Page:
Home' Trinidad and Tobago Guardian : July 17th 2015 Contents 5
Friday July 17, 2015 • Issue 183
At 27, Joshua C. Joseph is already living
a legacy as well as creating his own. Son of
renowned leather craftsman, cap maker
and Rastafarian Opio Chung, Joshua
moved to the states at 16 and spent a lot
of time in his dad's shop learning the trade.
With a legend as a dad, Josh essentially
gained knowledge from the master him-
self. Chung's hats are legendary and have
graced many a head, including Nicki
Minaj's during her American Idol stint in
"My dad is the man who created the foun-
dation. When I moved from Trinidad, I didn't
have anything else but that. He already had
a brand out there and he wanted me to learn
the trade. I started doing hats, bags, belts
and eventually branched off into clothing"
With his line Rebels to Dons heating up,
it's hard not to give the clothing the atten-
tion it demands. We agree the name is no
doubt attention grabbing but the style is
probably even more head turning. Locally his
pieces were once available at the Hideout
Clothing store, but sold out almost immedi-
ately (yep, the demand is that high). His
first collection "Birth of The Rebel" was re-
leased only last year but already it is clear,
his clothing is not just something to wear
but a means to make a clear statement of
self identity. With mesh marinas, embroi-
dered tunics and defiantly rebellious hood-
ies, the line has been blazing a trail.
Celebrities like Omar Epps, Marlon Wayans
and A$ap Rocky have already jumped on
the brand and sported Rebels to Dons cloth-
ing on a few media carpets. And of course,
there are the hats. Leather and lambskin
five point hand crafted hats to be exact...
"Rebels to Dons' is me. It's what I have. It
started with a clothing line but that's not all
it is. It's a doorway to a creative platform for
young individuals. The clothing starts to
pave the way but eventually we want to
build the foundation to a point where we
can give other people the opportunity to be
creative using the platform we've built."
His newest collection plans to play more
on the idea of the 'Don' and though yet to
be released, Joshua already has press beat-
ing down his door to get the inside scoop.
"The SS15 (Spring/Summer 2015) collec-
tion was featured in Harpers Bazaar 2015
May issue. For our new collection, SS16
we're heading straight for GQ magazine."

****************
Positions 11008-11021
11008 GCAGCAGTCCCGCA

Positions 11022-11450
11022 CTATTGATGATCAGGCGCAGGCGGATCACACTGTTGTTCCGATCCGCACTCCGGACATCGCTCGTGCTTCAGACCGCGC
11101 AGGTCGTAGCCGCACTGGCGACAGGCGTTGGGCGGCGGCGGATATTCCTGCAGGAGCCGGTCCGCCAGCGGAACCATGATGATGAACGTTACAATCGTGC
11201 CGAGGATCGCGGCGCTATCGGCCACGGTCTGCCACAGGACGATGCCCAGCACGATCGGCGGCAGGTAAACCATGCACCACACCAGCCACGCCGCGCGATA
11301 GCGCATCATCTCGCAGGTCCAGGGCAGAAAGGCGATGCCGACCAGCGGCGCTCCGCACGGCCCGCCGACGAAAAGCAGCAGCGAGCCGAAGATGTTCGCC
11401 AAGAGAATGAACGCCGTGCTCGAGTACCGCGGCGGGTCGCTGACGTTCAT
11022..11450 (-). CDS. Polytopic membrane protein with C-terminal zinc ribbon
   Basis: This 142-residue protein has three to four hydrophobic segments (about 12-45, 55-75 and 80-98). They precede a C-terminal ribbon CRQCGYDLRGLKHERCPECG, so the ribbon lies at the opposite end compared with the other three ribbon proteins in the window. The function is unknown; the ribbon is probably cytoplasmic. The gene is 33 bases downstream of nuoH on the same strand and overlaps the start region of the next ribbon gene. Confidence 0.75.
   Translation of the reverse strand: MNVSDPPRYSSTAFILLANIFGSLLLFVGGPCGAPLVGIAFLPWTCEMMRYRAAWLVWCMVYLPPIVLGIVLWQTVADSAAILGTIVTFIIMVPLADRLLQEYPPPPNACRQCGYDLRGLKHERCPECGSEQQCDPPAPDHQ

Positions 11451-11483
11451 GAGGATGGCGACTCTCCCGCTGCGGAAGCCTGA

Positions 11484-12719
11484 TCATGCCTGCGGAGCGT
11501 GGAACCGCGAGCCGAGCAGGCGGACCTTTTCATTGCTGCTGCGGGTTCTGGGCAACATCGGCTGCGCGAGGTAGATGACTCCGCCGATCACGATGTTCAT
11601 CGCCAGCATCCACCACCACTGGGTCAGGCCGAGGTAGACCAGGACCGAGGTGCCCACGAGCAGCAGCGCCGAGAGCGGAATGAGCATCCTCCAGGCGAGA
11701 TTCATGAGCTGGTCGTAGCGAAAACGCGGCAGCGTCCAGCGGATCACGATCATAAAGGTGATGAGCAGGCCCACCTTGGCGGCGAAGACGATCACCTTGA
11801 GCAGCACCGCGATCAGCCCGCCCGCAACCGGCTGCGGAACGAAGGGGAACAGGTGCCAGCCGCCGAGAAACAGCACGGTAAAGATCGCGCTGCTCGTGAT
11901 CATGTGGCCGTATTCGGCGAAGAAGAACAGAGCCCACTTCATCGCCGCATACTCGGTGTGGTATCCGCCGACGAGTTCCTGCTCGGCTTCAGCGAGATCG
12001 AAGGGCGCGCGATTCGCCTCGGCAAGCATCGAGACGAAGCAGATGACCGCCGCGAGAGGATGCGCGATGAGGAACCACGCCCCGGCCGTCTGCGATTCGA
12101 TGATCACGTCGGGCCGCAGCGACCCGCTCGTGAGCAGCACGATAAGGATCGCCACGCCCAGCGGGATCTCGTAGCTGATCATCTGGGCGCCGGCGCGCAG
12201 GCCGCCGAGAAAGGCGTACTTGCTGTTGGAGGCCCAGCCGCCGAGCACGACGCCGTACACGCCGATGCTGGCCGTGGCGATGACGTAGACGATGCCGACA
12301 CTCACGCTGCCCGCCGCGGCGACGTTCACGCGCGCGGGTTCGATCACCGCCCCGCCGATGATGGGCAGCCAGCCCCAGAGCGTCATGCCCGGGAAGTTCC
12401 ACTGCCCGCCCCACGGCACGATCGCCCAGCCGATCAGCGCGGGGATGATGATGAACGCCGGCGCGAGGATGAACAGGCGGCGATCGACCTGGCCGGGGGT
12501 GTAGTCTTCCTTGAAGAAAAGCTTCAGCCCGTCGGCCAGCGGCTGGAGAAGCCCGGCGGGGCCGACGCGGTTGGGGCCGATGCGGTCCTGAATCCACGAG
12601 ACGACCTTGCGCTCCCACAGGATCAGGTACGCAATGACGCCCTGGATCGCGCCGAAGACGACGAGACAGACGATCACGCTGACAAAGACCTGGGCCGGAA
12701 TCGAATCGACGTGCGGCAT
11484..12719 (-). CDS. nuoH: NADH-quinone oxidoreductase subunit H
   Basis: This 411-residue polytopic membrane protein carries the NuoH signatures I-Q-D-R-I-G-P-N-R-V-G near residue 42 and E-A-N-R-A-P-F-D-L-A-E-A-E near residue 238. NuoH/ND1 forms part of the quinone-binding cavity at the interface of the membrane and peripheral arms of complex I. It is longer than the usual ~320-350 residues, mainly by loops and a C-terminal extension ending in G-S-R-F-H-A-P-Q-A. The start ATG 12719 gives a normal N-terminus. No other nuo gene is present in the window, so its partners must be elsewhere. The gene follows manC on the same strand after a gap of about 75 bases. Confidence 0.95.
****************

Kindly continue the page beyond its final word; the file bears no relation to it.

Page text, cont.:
Joshua speaks passionately about his
brand but also links it to a level of social con-
sciousness and education often lacking
from artists working in fields deemed more
or less commercial. Growing up in Brooklyn
and hailing from Trinidad, he experienced
both street and suburban life. All through,
one thing remained with him- an intense
drive to make it to move forward and take
as many as he could with him along that
journey from the rebelliousness of youth,
represented by his more street-type wear
to the ascension into adulthood and self re-
alization, the realm of the Don. And don't
think that for Josh, rebel is only about being
a street kid. Rebel itself is also synonymous
with warriors and the desire other cultural
stereotypes not afraid to face the harshest
of realities and fight their way to the top,
whatever their chosen artistic weapon.
It's Art, music, clothing, anything that
deals with creativity. As of right now we're
playing around with dope ideas and nice
clothes. Doing some research in anthropol-
ogy and history. Sending messages through
our clothing. Not just Black history and cul-
ture but everything. That's what it will rep-
resent in the long run.
With a sense of style and history, Joshua
Joseph seems to be working out a formula
for success that merges with the idea of
creating a movement which understands
social responsibility. The son of a legend cre-
ating his own legacy. This is Joshua Joseph
While some people struggle with
their life's goals well into adulthood -
Marq Pierre had his future all
mapped out at just four-and-a-half-
"I fell in love with music at that age